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A question of intimidation: Oregon lawmaker vs gun rights extremists

Oregon State Senator Ginny Burdick has always been a gun control advocate. She led the fight to close the gun show loophole more than a decade ago.

Oregon State Senator Ginny Burdick has always been a gun control advocate. She led the fight to close the gun show loophole more than a decade ago.

But the mall shooting at the Clackamas Town Center in her hometown of Portland last December inspired her to fight for stronger reforms, and she announced plans to introduce a bill to limit the capacity of gun magazines. Days later came the Newtown school shooting, which sparked a nationwide debate and pushed Burdick to fight even harder for gun-law reform.

“We were in the middle of a special session on a very important tax bill,” Burdick told The New York Times. “I was right on the middle of it. I said, ‘We’re going back to guns.’ ”

By the time the 2013 legislative session started, she'd decided to sponsor two more bills: one requiring background checks for private gun sales and another to ban guns on Oregon school property.

But the post-Newtown debate energized gun rights extremists in her state too. "The people who are causing all the problems in Oregon are the very small fringe," she explained on Tuesday's PoliticsNation.

At first Burdick received what she called “the usual threatening e-mails”--but then the protests went public. In January, gun activists patrolled a neighborhood in Southeast Portland (just across the river from Burdick's district) with rifles strapped to their backs, scaring residents. The following month, activists rallied at the State Capitol with guns, some standing armed inside the Capitol building, and intimidating lawmakers. Weeks later, they held a town hall, badgering Burdick's Democratic colleagues with aggressive questioning. One attendee carried a concealed weapon.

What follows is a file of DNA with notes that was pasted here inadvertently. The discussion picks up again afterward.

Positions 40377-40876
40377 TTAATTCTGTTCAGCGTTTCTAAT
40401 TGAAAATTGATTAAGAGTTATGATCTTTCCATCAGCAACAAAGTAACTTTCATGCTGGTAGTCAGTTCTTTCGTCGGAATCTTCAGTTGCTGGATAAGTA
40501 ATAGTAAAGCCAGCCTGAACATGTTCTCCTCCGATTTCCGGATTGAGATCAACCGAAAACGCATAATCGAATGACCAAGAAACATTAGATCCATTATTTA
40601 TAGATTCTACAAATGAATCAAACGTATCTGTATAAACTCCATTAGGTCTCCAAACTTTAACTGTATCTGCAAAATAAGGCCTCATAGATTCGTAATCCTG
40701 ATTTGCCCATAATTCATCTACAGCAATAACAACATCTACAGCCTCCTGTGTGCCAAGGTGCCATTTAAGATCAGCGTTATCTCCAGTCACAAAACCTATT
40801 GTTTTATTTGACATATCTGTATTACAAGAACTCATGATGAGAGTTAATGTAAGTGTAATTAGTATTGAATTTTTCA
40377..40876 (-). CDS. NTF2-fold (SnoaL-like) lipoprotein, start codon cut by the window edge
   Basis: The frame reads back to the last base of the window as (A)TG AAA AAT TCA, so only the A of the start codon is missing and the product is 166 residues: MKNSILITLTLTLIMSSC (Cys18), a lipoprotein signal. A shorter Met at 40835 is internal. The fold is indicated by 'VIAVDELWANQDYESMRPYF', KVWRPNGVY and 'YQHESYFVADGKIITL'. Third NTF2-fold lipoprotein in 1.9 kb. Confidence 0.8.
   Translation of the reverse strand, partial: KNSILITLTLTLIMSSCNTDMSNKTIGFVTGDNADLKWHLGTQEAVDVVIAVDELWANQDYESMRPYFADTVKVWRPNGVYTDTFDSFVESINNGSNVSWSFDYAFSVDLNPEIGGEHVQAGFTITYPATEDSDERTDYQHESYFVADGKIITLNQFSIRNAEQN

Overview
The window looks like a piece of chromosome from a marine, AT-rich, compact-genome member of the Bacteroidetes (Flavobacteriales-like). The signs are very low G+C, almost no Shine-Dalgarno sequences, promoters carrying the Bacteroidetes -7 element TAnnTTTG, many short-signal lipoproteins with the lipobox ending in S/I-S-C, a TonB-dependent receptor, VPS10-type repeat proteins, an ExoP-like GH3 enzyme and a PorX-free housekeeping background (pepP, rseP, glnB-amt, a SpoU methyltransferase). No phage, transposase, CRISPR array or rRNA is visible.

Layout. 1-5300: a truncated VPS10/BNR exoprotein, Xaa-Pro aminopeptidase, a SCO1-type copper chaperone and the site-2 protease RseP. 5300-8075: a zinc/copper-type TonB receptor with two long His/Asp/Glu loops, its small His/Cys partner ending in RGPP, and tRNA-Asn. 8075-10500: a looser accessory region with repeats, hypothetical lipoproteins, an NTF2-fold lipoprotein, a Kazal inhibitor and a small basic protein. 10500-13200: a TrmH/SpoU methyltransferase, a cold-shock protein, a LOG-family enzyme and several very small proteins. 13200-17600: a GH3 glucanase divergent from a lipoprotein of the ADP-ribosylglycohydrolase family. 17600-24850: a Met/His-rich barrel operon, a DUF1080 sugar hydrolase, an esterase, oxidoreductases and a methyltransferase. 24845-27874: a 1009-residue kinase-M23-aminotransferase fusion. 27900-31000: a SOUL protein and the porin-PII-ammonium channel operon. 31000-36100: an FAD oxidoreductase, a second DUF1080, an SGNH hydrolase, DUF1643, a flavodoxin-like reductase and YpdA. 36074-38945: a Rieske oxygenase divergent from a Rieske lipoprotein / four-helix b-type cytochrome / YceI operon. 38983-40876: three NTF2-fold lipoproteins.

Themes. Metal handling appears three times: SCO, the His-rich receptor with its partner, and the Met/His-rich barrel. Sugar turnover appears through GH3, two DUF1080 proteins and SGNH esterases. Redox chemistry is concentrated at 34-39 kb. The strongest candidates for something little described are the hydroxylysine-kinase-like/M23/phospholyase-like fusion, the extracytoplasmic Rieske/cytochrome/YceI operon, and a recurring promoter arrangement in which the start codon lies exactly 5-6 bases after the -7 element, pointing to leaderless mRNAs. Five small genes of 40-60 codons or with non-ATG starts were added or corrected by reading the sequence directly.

Then Burdick "got wind" that the gun extremists planned to crash her town hall as well. With Portland State University hosting the forum, she didn't want to "subject students to that kind of event" so she decided to call it off.

"When I cancelled the town hall meeting, I didn't want to say anything inflammatory," she explained, so she used the blanket excuse of a scheduling conflict. But gun advocates weren't content, and followed her to her home that night, sitting parked outside her driveway with a video camera rolling. That video was eventually posted to a web site run by Jeff Reynolds, who runs the Multnomah County Republican Party; he claims it was shot by a friend who was acting as a "citizen journalist" hoping to prove that she didn't really have a scheduling conflict as she had claimed. 

Burdick felt intimidated by the video posting, which disclosed her home address. "It creeped me out," she said, but insists that those fighting her gun reforms with such tactics are the exception, even among gun owners. "This is the fringe. This is not your regular gun owner."

"Unfortunately they are dominating the discussion right now," she also conceded. "What's really frightening is that it seems to work," Burdick said. "Politicians back down just because they don't want to take the harassment, and that's what results in no change."

Burdick, however, won't acquiesce to the pressure. "I refuse to be intimidated, because I just can't in good confidence back down after Newtown. I can't do it."

As for her colleagues, she thinks that gun control advocates must raise their voices to help convince them to make reforms. "The public is with us on reasonable gun laws. So if we can get the public to speak up, if we can get people's voices heard, we can do it, but if people remain silent I'm not very optimistic."